Sunday, February 28, 2010

What about the Kiddos?

When we think of our own journey of learning to become leaders, we invariably look back on the influences we had as children. Examples, good and bad, helped to influence our own development as adults and as leaders.

Today, and every day, we should be looking at what influences our kids to become leaders. I submit that too few of us actually look at what it takes to instill leadership in our kids at an early age. Service to others is a key ingredient to developing leaders, especially at a young and impressionable age.

One organization that does a great job at developing young leaders is Rotary International. Their Interact program for young children is an excellent way for kids to learn about leadership through service to others and partnership with their local Rotary Club.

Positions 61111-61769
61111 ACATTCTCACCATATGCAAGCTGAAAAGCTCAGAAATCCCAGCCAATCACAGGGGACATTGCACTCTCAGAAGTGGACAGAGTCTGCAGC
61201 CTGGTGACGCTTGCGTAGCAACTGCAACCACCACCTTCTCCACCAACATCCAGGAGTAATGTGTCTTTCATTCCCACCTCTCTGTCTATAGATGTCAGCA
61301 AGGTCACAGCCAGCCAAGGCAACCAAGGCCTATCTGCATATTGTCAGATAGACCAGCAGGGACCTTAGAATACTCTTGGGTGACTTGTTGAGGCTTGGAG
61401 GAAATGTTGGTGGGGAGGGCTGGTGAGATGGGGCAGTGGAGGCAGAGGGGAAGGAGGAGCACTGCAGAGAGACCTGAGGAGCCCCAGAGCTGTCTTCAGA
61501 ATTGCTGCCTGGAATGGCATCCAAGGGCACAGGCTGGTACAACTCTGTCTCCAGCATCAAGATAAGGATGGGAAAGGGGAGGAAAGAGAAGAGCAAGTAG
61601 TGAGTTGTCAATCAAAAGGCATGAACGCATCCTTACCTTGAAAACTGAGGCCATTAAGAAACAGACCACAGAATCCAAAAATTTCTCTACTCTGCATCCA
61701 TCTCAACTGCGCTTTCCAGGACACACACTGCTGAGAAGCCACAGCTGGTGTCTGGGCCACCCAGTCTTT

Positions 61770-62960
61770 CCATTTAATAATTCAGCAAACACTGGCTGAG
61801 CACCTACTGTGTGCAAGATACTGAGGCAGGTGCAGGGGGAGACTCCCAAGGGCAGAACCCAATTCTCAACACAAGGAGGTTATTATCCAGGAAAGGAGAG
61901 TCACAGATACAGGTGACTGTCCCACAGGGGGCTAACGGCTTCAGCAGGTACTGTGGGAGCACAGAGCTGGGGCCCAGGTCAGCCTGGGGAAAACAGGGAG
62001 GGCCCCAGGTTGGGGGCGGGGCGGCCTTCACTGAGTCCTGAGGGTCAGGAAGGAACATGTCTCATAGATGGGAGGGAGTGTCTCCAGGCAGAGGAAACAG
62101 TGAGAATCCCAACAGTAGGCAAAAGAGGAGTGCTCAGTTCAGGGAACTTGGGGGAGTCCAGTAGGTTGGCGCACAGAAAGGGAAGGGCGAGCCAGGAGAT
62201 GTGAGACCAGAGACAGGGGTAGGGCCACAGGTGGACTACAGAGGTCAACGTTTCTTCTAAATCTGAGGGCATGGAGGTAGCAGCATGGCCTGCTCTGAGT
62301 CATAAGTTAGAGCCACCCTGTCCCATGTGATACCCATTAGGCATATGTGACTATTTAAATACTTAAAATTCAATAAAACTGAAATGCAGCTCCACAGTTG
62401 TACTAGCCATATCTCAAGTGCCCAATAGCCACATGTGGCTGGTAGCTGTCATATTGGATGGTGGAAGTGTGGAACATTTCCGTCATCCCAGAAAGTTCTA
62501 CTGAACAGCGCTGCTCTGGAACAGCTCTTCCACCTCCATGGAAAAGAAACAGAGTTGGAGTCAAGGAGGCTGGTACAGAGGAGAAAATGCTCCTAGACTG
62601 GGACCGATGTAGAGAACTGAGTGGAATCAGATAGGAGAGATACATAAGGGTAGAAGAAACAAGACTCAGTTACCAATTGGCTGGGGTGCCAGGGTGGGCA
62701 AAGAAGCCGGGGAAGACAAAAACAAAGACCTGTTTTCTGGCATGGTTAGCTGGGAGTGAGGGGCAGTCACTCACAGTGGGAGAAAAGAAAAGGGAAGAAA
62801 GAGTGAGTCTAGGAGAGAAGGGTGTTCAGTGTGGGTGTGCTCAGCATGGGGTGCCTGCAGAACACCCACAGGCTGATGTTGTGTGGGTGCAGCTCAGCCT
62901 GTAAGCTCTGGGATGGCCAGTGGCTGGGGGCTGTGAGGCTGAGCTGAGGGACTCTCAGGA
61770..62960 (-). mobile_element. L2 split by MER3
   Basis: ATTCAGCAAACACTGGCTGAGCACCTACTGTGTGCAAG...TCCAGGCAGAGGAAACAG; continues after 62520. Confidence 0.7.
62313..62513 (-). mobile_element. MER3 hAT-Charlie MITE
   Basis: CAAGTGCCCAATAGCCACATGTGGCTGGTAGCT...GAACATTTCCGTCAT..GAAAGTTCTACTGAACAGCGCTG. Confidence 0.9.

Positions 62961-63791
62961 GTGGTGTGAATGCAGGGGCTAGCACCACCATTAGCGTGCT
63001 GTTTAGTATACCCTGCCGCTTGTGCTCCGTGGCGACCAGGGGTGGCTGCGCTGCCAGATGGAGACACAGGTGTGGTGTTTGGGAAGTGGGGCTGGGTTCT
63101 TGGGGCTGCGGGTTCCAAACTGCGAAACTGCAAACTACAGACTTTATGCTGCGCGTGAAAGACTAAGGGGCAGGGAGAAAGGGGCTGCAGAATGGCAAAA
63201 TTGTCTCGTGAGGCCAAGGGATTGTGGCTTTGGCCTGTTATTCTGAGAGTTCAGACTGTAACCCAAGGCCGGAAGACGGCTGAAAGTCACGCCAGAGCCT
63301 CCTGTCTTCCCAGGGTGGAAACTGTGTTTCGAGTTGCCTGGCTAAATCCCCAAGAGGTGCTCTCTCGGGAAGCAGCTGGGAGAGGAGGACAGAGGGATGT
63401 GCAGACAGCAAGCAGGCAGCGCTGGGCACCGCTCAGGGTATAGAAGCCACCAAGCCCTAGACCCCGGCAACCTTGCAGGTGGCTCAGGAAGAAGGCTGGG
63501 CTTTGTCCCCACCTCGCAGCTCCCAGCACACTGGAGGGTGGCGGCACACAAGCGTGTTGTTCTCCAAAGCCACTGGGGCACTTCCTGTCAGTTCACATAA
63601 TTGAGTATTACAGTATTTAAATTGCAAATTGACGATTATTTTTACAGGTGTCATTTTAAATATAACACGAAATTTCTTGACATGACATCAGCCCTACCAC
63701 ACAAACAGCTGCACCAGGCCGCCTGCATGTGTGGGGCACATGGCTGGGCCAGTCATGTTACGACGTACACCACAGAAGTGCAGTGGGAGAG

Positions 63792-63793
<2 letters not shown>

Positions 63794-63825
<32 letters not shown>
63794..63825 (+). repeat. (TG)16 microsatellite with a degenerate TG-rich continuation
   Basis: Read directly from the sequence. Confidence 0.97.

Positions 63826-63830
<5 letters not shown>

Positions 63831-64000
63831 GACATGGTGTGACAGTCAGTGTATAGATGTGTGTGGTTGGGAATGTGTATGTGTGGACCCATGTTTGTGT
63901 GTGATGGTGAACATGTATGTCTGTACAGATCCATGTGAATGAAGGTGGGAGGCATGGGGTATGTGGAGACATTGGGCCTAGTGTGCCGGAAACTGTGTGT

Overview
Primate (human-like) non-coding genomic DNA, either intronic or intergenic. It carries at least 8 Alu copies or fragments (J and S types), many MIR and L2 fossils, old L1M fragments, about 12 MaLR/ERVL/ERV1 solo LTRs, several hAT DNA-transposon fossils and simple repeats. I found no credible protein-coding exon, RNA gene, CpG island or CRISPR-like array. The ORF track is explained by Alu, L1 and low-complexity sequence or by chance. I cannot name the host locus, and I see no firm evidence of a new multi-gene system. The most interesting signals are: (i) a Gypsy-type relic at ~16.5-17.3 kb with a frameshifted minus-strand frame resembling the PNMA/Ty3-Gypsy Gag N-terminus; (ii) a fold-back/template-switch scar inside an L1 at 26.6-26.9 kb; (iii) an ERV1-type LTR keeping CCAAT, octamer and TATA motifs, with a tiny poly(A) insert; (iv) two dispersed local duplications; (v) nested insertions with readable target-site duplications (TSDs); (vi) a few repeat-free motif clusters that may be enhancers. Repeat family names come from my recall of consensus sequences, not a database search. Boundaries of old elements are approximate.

Here's an excerpt from their website:
http://www.rotary.org/en/StudentsAndYouth/YouthPrograms/Interact/Pages/ridefault.aspx

"Interact is Rotary International’s service club for young people ages 14 to 18.
Interact clubs are sponsored by individual Rotary clubs, which provide
support and guidance, but they are self-governing and self-supporting.

Club membership varies greatly. Clubs can be single gender or mixed,
large or small. They can draw from the student body of a single school or from
two or more schools in the same community.

Each year, Interact clubs complete at least two community service projects, one of which furthers international understanding and goodwill. Through these efforts, Interactors develop a network of friendships with local and overseas clubs and learn the importance of :

-Developing leadership skills and personal integrity
-Demonstrating helpfulness and respect for others
-Understanding the value of individual responsibility and hard work
-Advancing international understanding and goodwill

As one of the most significant and fastest-growing programs of
Rotary service, with more than 10,700 clubs in 109 countries and geographical
areas, Interact has become a worldwide phenomenon. Almost 200,000 young people are involved in Interact."

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